While I’ve listed mainly negative realities that have come to light because of the pandemic, I’ve also noticed many wonderful things that have been laid bare: a generosity of spirit I see in my neighbors as they post things to give away on our local “Buy Nothing” Facebook page, as well as the hope and determination of citizens of all political stripes who came out in record numbers to vote earlier this month, despite the obstacles of the pandemic. In my own home each day, the creativity of my children shines in a way that was hard to see when our schedule was full of activities for them. And my husband’s servant heart is particularly obvious right now when he comes home from work and turns into a willing cook and cleaner—exactly what I need when I am low on energy and Mary Poppins hasn’t made the longed-for appearance.

While no one would wish for a terrible pandemic like the one we’re in, sometimes the institutions of a society or the inner workings of a person need to be laid bare in order for necessary change to happen.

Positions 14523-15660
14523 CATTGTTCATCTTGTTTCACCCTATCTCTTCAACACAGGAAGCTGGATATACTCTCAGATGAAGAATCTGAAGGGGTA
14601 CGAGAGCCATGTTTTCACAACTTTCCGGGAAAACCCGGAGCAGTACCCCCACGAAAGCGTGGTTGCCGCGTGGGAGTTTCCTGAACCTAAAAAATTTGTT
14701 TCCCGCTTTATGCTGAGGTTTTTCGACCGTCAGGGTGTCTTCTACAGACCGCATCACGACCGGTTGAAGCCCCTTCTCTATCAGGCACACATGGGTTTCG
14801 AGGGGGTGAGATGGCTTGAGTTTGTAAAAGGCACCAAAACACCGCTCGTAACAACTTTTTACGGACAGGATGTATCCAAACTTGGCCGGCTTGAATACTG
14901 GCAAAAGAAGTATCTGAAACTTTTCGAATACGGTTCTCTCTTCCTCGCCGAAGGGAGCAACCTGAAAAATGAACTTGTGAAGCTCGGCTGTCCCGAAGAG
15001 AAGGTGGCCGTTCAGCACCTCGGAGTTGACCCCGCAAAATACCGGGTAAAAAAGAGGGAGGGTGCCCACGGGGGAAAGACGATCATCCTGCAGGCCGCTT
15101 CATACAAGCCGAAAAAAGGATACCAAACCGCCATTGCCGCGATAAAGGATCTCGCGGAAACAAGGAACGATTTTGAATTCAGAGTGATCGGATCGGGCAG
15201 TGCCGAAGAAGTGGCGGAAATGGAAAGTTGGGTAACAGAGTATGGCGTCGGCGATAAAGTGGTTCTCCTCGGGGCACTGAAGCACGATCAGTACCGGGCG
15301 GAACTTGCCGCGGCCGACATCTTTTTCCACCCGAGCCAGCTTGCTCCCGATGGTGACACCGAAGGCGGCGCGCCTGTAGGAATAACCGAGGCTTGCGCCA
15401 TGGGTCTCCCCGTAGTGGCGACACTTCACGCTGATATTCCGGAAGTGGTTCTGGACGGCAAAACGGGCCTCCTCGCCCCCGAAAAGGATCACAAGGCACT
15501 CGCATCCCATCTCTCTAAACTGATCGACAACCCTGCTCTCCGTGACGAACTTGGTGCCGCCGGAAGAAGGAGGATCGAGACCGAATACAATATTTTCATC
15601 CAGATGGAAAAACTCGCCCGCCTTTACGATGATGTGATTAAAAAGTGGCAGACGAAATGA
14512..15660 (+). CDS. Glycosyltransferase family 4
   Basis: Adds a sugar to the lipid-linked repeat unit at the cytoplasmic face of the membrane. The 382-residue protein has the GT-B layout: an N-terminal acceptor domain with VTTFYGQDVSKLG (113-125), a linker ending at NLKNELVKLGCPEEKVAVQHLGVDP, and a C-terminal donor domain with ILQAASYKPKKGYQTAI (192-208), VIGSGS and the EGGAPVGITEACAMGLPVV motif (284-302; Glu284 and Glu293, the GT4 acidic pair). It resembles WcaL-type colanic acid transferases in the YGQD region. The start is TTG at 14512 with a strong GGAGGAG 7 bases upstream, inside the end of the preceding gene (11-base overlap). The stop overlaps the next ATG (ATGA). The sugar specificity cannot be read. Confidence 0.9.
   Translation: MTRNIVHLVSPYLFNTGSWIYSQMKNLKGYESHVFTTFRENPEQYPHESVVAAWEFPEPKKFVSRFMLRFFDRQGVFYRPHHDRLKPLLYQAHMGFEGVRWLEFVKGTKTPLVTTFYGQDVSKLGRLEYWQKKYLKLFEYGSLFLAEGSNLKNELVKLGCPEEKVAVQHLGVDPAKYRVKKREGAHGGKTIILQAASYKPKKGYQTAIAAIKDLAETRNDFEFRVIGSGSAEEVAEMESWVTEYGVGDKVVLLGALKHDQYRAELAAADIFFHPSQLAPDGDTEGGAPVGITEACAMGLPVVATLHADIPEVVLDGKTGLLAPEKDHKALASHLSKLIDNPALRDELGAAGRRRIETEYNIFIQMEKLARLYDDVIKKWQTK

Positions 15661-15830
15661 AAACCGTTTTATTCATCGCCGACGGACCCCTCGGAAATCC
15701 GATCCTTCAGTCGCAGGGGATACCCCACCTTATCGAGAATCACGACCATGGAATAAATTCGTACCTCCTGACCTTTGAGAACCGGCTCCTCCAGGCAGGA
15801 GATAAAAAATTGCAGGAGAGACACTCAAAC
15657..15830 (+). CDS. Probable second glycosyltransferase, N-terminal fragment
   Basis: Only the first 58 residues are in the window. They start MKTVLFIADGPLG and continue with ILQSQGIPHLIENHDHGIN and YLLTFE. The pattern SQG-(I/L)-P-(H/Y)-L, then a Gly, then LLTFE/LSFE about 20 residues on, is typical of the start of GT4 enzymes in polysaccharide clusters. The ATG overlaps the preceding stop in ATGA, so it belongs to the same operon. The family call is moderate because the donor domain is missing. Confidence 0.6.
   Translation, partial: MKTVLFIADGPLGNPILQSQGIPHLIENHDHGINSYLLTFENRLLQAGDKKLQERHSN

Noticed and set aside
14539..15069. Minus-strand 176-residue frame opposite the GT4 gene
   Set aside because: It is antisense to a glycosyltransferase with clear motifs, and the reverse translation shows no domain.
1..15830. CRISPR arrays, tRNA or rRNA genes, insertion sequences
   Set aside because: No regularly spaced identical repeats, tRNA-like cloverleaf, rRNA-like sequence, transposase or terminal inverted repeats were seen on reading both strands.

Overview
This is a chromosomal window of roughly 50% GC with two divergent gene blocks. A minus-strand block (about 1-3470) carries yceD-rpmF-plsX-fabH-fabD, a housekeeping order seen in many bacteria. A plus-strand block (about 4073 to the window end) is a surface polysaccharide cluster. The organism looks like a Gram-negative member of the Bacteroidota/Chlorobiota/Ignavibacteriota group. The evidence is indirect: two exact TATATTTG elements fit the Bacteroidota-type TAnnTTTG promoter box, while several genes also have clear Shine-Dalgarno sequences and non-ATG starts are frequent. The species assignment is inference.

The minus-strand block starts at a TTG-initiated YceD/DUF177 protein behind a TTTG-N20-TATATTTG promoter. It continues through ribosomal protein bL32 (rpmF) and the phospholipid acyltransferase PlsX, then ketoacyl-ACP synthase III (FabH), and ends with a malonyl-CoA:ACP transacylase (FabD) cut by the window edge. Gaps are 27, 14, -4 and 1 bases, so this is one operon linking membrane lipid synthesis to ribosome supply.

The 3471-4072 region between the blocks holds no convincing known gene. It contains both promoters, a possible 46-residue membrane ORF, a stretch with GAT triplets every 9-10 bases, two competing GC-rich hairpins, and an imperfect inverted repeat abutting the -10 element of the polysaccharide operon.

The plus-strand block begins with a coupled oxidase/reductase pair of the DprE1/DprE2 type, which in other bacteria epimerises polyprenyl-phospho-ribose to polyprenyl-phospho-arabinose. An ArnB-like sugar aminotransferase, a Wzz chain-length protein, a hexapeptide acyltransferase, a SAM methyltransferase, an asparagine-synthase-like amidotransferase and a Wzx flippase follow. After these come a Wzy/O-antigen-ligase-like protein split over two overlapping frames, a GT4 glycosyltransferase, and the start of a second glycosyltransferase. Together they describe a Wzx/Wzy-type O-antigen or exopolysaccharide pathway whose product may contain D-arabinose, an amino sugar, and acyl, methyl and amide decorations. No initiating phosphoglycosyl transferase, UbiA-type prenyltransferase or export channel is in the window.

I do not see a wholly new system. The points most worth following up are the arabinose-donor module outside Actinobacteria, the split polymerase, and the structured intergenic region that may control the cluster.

A voice cries:
“In the wilderness prepare the way of the Lord;
    make straight in the desert a highway for our God.
Every valley shall be lifted up,
    and every mountain and hill be made low;
the uneven ground shall become level,
    and the rough places a plain.
And the glory of the Lord shall be revealed,
    and all flesh shall see it together,
    for the mouth of the Lord has spoken.” (Isaiah 40:3-5, ESV)